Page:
Every year over a million women worldwide are diagnosed with a gynecological cancer. September is Worldwide Gynecological Awareness Month, which incorporates the awareness of the following five major cancers: cervical, ovarian, uterine, vaginal, and vulvar.
Women in all parts of the world are at risk of gynecological cancers, but this risk is exacerbated in areas of the world where access to prevention and treatment is low. Over 80% of cervical cancer cases occur in the developing world, and lack of regular pap smears and other interventional measures may contribute to this statistic. This series will explore these types of Gynecological cancers, compare western treatments to those in the developing world, as well as highlight resources for women. An interview with Dr. George Sawaya, Professor of Obstetrics, Gynecology and Reproductive Sciences at the University of California San Francisco will also be included.
The ovaries are the organ that release an egg so that a woman can get pregnant. Ovarian cancer causes more deaths than other gynecological cancer. Older women are at highest risk of developing ovarian cancer. The causes of Ovarian cancer are not clear cut. Symptoms are not always easily discernible and are generally defined by bloating or pelvic and abdominal pain. Digestive symptoms can sometimes be felt as well as appetite and nausea problems. Vaginal bleeding, excessive hair growth, and increased urinary frequency can also be symptoms.
If diagnosed early and treatment is received, rate is very high. The most common treatment is removal of the uterus through hysterectomy or removal of the ovaries and fallopian tubes.
This cancer is most common in post menopausal women and is associated with changes in the endometrium lining of the uterus. When women have their periods, the uterus sheds the built up lining when an egg has not been fertilized. It is the lining of the uterus that this cancer affects. Like Ovarian cancer, the causes of Endometrial cancer are not clear cut.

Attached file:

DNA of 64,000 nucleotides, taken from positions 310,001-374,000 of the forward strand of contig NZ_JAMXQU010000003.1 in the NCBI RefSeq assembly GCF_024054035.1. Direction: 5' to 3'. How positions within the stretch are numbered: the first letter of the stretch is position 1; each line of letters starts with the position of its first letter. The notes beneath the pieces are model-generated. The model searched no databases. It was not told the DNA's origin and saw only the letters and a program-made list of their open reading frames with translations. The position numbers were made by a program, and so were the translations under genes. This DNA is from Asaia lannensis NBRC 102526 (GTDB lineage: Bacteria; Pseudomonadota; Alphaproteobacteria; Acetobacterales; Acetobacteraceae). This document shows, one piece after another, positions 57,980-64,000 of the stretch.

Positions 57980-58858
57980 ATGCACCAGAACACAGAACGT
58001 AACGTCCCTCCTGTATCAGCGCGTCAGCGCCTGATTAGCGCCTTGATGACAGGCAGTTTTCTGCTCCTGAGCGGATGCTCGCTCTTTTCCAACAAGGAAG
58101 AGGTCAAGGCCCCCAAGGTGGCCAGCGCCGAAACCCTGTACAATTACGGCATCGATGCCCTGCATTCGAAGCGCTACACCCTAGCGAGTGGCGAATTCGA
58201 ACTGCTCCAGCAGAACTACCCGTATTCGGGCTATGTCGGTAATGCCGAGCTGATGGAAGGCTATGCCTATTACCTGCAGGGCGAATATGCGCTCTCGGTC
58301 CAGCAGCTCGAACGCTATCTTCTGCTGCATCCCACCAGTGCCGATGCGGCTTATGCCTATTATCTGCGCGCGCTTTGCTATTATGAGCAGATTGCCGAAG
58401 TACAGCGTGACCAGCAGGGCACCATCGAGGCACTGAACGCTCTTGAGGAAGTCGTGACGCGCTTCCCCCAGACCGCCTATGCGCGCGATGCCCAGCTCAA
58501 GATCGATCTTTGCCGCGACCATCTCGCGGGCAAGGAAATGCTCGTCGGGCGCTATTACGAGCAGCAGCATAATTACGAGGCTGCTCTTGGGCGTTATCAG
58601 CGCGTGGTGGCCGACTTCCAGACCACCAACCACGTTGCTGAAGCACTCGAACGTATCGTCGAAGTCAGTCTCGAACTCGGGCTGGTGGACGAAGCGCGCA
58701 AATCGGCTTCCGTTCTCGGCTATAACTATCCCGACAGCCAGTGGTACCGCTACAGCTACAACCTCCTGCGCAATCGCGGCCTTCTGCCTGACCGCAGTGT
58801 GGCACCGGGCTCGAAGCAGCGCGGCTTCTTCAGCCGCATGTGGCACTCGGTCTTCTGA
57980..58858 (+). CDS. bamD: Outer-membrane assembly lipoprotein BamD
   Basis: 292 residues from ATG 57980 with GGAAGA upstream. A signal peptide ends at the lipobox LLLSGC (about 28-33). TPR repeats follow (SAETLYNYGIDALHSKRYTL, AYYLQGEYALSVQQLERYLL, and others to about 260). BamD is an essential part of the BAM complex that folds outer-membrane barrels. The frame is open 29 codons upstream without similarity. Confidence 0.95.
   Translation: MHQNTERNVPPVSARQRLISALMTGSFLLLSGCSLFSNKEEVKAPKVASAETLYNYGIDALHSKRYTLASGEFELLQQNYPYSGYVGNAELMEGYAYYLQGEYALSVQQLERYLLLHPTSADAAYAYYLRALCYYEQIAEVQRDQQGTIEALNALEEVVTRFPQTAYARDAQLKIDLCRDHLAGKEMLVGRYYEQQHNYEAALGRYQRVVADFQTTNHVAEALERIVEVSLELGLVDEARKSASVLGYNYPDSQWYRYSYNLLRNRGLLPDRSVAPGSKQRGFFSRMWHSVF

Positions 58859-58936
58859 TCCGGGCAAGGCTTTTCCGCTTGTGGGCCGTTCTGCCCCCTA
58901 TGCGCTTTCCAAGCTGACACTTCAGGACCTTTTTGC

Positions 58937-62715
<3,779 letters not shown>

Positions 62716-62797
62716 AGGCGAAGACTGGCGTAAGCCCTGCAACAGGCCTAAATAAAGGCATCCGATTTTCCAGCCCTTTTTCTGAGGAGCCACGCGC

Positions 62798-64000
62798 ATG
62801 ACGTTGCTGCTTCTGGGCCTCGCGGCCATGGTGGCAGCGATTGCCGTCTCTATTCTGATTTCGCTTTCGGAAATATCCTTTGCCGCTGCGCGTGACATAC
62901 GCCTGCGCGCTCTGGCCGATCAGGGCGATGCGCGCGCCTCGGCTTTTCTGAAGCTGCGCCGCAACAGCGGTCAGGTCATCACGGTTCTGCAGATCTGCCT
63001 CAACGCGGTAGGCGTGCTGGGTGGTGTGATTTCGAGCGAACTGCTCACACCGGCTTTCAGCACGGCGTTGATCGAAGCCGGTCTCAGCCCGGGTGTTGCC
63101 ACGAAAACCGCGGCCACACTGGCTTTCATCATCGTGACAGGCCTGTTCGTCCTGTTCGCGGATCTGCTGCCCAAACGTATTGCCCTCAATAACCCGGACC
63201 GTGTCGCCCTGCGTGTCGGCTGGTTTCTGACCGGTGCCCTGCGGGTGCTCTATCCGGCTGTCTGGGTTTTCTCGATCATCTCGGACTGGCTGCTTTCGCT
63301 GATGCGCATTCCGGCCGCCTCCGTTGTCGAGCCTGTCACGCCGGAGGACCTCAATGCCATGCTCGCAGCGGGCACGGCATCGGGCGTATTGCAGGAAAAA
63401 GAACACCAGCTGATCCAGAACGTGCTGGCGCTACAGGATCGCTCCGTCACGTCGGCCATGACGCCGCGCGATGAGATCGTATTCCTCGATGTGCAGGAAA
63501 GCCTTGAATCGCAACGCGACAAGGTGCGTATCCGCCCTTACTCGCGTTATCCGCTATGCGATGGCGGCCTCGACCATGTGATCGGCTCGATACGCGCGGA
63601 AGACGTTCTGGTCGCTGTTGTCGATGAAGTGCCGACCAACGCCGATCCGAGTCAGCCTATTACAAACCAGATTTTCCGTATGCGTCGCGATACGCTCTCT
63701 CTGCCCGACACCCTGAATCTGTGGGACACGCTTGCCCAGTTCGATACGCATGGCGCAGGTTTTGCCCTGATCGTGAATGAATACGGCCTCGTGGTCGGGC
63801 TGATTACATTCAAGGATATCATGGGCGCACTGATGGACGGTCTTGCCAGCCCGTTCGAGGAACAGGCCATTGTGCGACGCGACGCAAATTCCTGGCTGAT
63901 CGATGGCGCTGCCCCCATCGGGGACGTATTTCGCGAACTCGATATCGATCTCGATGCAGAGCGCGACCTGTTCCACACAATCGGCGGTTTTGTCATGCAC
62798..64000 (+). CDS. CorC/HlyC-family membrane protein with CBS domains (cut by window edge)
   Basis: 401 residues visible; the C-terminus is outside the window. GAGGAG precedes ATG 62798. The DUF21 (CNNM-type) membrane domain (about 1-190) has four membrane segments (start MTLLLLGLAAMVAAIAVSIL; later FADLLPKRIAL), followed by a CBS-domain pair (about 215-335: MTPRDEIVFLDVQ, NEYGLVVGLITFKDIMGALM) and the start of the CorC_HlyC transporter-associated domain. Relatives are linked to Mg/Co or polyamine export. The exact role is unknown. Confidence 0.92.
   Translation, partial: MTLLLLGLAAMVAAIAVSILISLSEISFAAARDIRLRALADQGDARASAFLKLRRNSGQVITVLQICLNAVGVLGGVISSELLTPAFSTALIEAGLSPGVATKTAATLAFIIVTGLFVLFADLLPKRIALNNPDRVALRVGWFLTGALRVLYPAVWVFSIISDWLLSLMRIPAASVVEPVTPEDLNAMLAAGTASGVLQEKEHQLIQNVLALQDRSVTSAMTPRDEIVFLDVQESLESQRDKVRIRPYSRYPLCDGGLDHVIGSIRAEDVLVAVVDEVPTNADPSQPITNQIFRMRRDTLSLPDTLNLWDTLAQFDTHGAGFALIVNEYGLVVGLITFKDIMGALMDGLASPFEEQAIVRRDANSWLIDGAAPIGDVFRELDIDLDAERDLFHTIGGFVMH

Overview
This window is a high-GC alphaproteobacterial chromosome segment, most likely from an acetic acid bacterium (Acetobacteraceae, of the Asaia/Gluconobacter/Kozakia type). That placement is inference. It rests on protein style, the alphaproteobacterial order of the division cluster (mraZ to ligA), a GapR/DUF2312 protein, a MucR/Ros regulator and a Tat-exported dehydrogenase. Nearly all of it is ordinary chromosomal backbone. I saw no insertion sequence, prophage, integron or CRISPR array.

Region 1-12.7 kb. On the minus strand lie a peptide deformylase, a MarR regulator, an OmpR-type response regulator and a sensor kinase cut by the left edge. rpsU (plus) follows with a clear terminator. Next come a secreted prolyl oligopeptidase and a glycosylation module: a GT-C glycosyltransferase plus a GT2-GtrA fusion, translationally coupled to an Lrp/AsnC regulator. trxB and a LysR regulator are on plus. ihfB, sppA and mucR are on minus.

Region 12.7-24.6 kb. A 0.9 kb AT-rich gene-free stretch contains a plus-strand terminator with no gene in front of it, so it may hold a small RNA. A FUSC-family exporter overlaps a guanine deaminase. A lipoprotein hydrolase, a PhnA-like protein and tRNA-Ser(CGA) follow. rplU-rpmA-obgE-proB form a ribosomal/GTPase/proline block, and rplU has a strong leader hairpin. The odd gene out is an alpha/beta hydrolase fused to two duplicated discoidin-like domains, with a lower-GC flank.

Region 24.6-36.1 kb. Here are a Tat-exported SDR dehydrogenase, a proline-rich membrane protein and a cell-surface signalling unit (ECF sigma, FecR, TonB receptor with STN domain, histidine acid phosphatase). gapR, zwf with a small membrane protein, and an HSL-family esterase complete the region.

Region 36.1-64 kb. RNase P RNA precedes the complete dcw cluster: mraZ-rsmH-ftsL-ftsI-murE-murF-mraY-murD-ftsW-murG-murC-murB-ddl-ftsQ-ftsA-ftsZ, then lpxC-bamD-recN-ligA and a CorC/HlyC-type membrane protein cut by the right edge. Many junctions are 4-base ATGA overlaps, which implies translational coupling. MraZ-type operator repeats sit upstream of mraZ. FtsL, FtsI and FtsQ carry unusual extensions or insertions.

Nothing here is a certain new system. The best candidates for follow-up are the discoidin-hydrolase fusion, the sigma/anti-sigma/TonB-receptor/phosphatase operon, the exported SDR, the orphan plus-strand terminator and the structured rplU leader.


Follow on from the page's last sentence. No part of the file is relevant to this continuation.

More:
Symptoms include abnormal bleeding from the uterus. In women who have not had menopause this can include, excessive or heavy bleeding between normal periods. Post menopause symptoms can include vaginal bleeding that are long or heavy and white or clear discharge after menopause. Endomestrial cancer is most prevalent in North America, Europe, and other Westernized countries.
This is the third most common type of cancer in women worldwide. This cancer starts in the cervix, a structure that is at the top of the vagina and the lower part of the uterus. Almost all cervical cancers are caused by the sexually transmitted virus HPV (Human Papilloma Virus). Some strains of HPV also cause genital warts but these are not cancerous. Often these viruses travel in packs so women may contract both the cancer strains and the genital strains.
The early stages of cervical cancer often have no symptoms. Those that do occur are similar to that of ovarian and endometrial cancers such as vaginal bleeding between periods, after intercourse or between periods, heavy periods or bleeding from the vagina, fatigue, and loss of appetite.
Treatment and prevention of cervical cancer is well researched and easy to administer in countries that have the resources. Before cervical cancer develops changes can be seen on the cervix (dysplasia) and these can be spotted using a pap smear. A pap smear simply involves a health professional removing come cells using a swab or cotton bud from your cervix and putting them on a slide. Regular tests can show any precancerous changes in the cells and treatment is available to delay or prevent the onset of cancer. The recent introduction of vaccines against HPV will lower the risk cervical cancer.
In many countries regular Pap smears and the vaccine are not readily available, the same goes for treatment of dysplasia. However researchers are working around the globe to deliver more effective and affordable means to women around the globe.
Vaginal and Vulvar Cancers
These are rare and symptoms are usually skin related and can include, itching, change in skin color of the vulvar, bumps or wart-like structures growing, burning, or bleeding not related to the menstrual cycle. It is thought that HIV and HPV transmission increases your risk of developing vaginal and vulvar cancers.
If women have concerns about gynecological changes and cancer they should seek attention from a health professional. In areas where access to Health Professionals is difficult, women are encouraged to seek advice from the nearest low cost clinic.